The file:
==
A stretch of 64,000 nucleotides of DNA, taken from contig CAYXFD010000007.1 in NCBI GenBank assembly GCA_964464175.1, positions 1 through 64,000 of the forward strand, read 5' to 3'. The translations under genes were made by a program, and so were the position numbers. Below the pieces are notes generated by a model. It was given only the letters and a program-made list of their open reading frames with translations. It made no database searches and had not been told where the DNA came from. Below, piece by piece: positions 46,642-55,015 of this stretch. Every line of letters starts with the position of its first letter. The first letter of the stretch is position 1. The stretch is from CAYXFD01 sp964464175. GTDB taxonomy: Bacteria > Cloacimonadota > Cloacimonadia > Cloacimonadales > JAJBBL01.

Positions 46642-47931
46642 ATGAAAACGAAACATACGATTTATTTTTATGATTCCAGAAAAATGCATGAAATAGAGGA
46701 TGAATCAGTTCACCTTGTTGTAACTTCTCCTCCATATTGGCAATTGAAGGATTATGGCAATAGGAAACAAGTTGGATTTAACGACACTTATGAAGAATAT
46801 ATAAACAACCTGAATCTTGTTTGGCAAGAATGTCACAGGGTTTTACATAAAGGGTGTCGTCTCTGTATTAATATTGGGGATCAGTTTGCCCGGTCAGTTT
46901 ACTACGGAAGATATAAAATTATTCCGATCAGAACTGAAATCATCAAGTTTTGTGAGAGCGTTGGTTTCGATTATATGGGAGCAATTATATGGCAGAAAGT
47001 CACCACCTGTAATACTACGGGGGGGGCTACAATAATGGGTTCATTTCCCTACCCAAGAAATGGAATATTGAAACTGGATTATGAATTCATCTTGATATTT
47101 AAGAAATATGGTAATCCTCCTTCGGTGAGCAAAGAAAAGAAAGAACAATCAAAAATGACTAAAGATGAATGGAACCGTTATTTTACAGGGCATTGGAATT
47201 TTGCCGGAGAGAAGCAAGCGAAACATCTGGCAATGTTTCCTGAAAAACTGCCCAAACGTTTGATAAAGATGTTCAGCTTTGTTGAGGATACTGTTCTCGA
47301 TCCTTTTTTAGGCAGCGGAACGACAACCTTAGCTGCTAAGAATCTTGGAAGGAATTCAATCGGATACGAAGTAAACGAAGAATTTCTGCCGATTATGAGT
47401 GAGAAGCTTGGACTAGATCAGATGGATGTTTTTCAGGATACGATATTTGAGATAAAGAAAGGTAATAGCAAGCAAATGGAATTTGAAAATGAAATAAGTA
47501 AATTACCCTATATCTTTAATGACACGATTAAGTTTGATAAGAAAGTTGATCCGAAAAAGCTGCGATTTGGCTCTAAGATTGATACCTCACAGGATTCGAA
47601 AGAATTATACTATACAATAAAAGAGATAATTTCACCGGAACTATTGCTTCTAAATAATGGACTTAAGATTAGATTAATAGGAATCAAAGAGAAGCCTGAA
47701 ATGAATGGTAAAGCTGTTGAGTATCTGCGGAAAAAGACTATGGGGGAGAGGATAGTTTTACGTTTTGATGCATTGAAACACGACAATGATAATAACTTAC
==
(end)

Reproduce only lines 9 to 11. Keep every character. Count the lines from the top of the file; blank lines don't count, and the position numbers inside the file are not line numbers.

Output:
47201 TTGCCGGAGAGAAGCAAGCGAAACATCTGGCAATGTTTCCTGAAAAACTGCCCAAACGTTTGATAAAGATGTTCAGCTTTGTTGAGGATACTGTTCTCGA
47301 TCCTTTTTTAGGCAGCGGAACGACAACCTTAGCTGCTAAGAATCTTGGAAGGAATTCAATCGGATACGAAGTAAACGAAGAATTTCTGCCGATTATGAGT
47401 GAGAAGCTTGGACTAGATCAGATGGATGTTTTTCAGGATACGATATTTGAGATAAAGAAAGGTAATAGCAAGCAAATGGAATTTGAAAATGAAATAAGTA